It's no secrecy that Flash is updated every few weeks due to variable security vulnerabilities. But at the moment, when you burn the distribution media, you cannot update the Windows image. And what the Microsoft is supposed to do - to distribute Windows at rewritable DVD media and to rewrite them at the moment, when Adobe decides to issue a new hotfix? It's just another reason why NOT to distribute the Windows with software of third parties at any price - despite the technobabbling of competition about alleged MS monopoly and similar stuffs. It's SW and private property of Microsoft - so IT is the only one, who is responsible for its content and who has full rights to decide, what will be supported with it or not.
Deathclock
1.5 / 5 (8) Sep 08, 2012
Exactly, Flash is NOT a Microsoft technology, and it is not Microsoft's responsibility to fix its security vulnerabilities... IMO just ship W8 with whatever the most recent version of flash happens to be when they burn (or press)the discs and then it's up to the consumer to update flash as necessary, as we all already have to do pretty much weekly because it's a piece of shit to begin with!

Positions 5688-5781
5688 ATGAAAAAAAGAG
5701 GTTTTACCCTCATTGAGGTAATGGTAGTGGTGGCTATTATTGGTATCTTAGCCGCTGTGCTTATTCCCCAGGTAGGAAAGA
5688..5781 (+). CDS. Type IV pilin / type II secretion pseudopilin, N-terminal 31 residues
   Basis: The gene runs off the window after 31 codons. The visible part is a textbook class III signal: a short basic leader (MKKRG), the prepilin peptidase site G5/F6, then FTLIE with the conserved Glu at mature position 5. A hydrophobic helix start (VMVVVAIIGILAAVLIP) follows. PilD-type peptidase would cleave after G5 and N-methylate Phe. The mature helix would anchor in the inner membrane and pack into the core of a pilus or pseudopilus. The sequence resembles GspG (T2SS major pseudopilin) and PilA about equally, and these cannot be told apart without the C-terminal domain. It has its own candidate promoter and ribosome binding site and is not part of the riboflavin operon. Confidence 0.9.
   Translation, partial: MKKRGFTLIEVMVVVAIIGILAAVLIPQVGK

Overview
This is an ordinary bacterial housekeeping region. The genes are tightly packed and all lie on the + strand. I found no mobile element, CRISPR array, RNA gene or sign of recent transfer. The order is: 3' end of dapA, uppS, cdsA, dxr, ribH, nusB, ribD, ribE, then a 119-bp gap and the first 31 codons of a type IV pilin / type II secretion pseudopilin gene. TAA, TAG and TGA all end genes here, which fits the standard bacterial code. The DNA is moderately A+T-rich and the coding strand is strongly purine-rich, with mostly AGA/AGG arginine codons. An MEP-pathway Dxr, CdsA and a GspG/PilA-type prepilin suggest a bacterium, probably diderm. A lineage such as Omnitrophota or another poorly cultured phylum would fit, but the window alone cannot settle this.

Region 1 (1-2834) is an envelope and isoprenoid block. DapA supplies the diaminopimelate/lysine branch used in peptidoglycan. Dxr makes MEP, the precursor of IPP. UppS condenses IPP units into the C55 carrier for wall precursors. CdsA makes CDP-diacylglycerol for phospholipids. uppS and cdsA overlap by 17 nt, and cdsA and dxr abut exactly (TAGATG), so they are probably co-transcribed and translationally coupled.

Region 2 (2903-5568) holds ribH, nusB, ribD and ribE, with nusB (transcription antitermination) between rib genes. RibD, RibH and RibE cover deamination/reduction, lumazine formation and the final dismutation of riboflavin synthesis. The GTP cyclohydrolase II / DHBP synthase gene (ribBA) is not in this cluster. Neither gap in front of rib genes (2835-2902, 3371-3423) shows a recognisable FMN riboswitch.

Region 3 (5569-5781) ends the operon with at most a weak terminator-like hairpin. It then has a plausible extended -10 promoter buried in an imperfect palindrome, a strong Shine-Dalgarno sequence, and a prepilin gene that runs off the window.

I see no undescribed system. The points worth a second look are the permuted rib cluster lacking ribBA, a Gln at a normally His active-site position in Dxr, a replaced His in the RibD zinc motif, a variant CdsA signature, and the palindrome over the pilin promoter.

BSD
1.7 / 5 (6) Sep 08, 2012
HA HA HA HA HA ...... :p

The comedy of errors continues......
John_Dellysse
5 / 5 (5) Sep 08, 2012
Wow microsoft making life more difficult for it's customers I can't believe it...........
Kafpauzo
5 / 5 (1) Sep 09, 2012
They recommend disabling the built-in Flash player? What for? That's just a very temporary stopgap measure. In no time you're back with new problems. The only good solution is to disable the built-in Windows player and use a better operating system.
Deathclock
1 / 5 (6) Sep 09, 2012
Wow microsoft making life more difficult for it's customers I can't believe it...........


Get this through your thick skull.. flash is NOT A MICROSOFT PRODUCT. IT IS NOT THEIR RESPONSIBILITY TO PATCH SECURITY VULNERABILITIES IN ANOTHER COMPANIES PRODUCT.
Oysteroid
2.6 / 5 (5) Sep 09, 2012
@Deathclock: If it's not their product, why do they insist on bundling and distributing it with theirs?